Monday, December 6, 2010

Machine-Readable Licenses vs. Machine-Readable Rights?

In the article Archiving Supplemental Materials (PDF) that Vicky Reich and I published recently in Information Standards Quarterly (a download is here), we point out that intellectual property considerations are a major barrier to preserving these increasingly common adjuncts to scholarly articles:
  • Some of them are data. Some data is just facts, so is not copyright. In some jurisdictions, collections of facts are copyright. In Europe, databases are covered by database right, which is different from copyright.
  • The copyright releases signed by authors differ, and the extent to which they cover supplemental materials may not be clear
Groups such as Science Commons (a Creative Commons project) and the Open Data Commons are working to create suitable analogs of the set of simple, widely accepted licenses that Creative Commons has created for copyright material.

For material that is subject to copyright, we strongly encourage use of Creative Commons licenses. They permit all activities required for preservation without consultation with the publisher. The legal risks of interpreting other license terms as permitting these activities without explicit permission are considerable, so even if the material was released under some other license terms we would generally prefer not to depend on them but seek explicit permission from the publisher instead. Obtaining explicit permission from the publisher is time-consuming and expensive. So is having a lawyer analyze the terms of a new license to determine whether it covers the required activities.

Efforts, such as those we cite in the article, are under way to develop suitable licenses for data, but they have yet to achieve even the limited penetration of Creative Commons for copyright works. Until there is a simple, clear, widely-accepted license in place difficulties will lie in the path of any broad approach to preserving supplemental materials, especially data. Creating such a license will be more a difficult task than Creative Commons faced, since it will not be able to draw on the firm legal foundation of copyright. Note that the analogs of Creative Commons licenses for software, the various Open Source licenses, are also based on copyright.

When and if suitable licenses become common, one or more machine-readable ways to identify content published under the licenses will be useful. We're agnostic as to how this is done; the details will have little effect on the archiving process once we have implemented a parser for the machine-readable rights expressions that we encounter. We have already done this using the various versions of the Creative Commons license for the Global LOCKSS Network.

The idea of a general "rights language" that would express the terms of a wide variety of licenses in machine-readable form is popular. But it is not a panacea. If there were a wide variety of license terms, even if they were encoded in machine-readable form, we would be reluctant to depend on them. There are few enough Creative Commons licenses and they are simple enough that they can be reviewed and approved by human lawyers. It would be too risky to depend on software interpreting the terms of licenses that had never had this review. So, a small set of simple clear licenses is essential for preservation. Encoding these licenses in machine-readable form is a good thing. That is what the Creative Commons license in machine-readable form does; it does not express the specific rights but simply points to the text of the license in question.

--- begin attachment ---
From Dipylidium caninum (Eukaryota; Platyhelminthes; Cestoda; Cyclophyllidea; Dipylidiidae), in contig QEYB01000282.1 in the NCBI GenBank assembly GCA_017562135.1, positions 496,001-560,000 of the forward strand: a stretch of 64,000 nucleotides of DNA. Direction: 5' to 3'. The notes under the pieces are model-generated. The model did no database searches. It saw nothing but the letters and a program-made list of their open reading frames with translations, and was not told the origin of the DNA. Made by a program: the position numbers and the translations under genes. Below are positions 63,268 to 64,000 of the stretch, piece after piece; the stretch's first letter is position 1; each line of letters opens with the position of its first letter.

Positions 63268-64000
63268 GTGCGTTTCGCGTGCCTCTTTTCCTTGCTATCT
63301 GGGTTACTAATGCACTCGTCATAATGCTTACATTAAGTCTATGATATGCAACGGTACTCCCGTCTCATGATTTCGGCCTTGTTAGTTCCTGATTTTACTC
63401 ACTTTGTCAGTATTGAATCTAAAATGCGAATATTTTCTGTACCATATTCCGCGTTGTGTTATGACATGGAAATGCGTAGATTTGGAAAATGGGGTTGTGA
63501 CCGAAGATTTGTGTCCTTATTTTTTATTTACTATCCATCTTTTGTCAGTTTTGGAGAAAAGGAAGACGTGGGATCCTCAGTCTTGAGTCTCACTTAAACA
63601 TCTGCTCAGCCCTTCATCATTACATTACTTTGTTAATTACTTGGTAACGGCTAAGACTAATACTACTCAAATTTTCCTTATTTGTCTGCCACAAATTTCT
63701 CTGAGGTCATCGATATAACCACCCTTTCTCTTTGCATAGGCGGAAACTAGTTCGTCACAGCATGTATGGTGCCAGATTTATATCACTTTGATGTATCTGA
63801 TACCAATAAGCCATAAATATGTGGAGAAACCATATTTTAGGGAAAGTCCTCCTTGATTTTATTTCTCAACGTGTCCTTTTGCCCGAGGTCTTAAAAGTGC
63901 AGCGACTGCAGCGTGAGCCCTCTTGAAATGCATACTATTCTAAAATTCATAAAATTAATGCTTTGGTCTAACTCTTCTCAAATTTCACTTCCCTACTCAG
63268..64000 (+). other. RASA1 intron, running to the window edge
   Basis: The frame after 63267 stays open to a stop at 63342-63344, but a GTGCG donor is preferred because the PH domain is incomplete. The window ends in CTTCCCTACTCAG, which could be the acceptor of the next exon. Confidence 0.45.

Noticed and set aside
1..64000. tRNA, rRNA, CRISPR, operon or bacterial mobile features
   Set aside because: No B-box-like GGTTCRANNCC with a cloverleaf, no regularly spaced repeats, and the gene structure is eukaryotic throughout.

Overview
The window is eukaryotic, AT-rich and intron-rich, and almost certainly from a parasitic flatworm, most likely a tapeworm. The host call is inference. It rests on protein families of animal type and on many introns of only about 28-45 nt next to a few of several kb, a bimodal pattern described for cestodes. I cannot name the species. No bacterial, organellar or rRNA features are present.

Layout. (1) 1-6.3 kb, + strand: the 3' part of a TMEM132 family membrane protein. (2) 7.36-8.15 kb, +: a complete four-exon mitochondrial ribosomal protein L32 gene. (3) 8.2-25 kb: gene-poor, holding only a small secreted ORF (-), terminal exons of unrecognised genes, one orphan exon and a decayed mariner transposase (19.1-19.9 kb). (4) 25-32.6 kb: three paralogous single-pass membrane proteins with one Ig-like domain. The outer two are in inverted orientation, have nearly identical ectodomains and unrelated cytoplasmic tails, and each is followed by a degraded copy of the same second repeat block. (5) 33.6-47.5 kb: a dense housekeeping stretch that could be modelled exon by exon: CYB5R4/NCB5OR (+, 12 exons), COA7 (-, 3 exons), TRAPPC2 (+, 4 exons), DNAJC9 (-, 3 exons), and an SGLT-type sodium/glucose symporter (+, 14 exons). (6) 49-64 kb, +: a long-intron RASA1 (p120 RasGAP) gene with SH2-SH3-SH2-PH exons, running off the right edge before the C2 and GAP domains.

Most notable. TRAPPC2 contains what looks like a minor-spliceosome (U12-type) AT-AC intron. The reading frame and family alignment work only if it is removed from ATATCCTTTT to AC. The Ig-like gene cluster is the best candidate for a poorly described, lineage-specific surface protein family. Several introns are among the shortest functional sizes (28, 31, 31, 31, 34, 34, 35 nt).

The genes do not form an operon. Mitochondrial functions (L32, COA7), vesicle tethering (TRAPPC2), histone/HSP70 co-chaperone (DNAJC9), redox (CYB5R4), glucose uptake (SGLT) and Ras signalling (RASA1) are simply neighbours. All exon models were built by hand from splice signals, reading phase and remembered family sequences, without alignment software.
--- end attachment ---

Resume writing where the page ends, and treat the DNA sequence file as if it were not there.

Encoding the specific terms of a wide variety of complex licenses in a rights language is much less useful. The software that interprets these encodings will not end up in court, nor will the encodings. The archives that use the software will end up in court facing the text of the license in a human language.


Euan said...

Hi David,

A language that was both human and machine readable would be great for other areas that just licenses. This presentation at Metadata Australia 2010 talks about translating legislation into formal logic so legal decisions can be automated:

Interested in your thoughts.

Euan Cochrane

David. said...

In an ideal world laws would be written using the kinds of formalism you point to. In the real world, they aren't. There are many reasons for this, but one major one is that ambiguity and imprecision in the laws is essential to the business model of the legal profession. And since the laws are written by lawyers, the prospect that they will be able to be interpreted by software rather than lawyers is a far distant one.

The point I am making is that preserving digital content is an activity that is against the law except if certain conditions apply (such as the safe harbor defense, specific license such as CC, or specific permission from the publisher). The penalties include imprisonment. Thus one needs to be very sure of the legal ground one is on before undertaking preservation.

Delegating this decision to software requires a level of trust in the software that few, if any, responsible archives will have for many years to come. The others will consult human lawyers, who will read the law as it is written, in human language.